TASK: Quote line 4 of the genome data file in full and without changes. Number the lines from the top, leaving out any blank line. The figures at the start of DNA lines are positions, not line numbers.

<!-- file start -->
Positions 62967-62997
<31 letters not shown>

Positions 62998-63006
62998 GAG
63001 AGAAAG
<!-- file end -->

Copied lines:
62998 GAG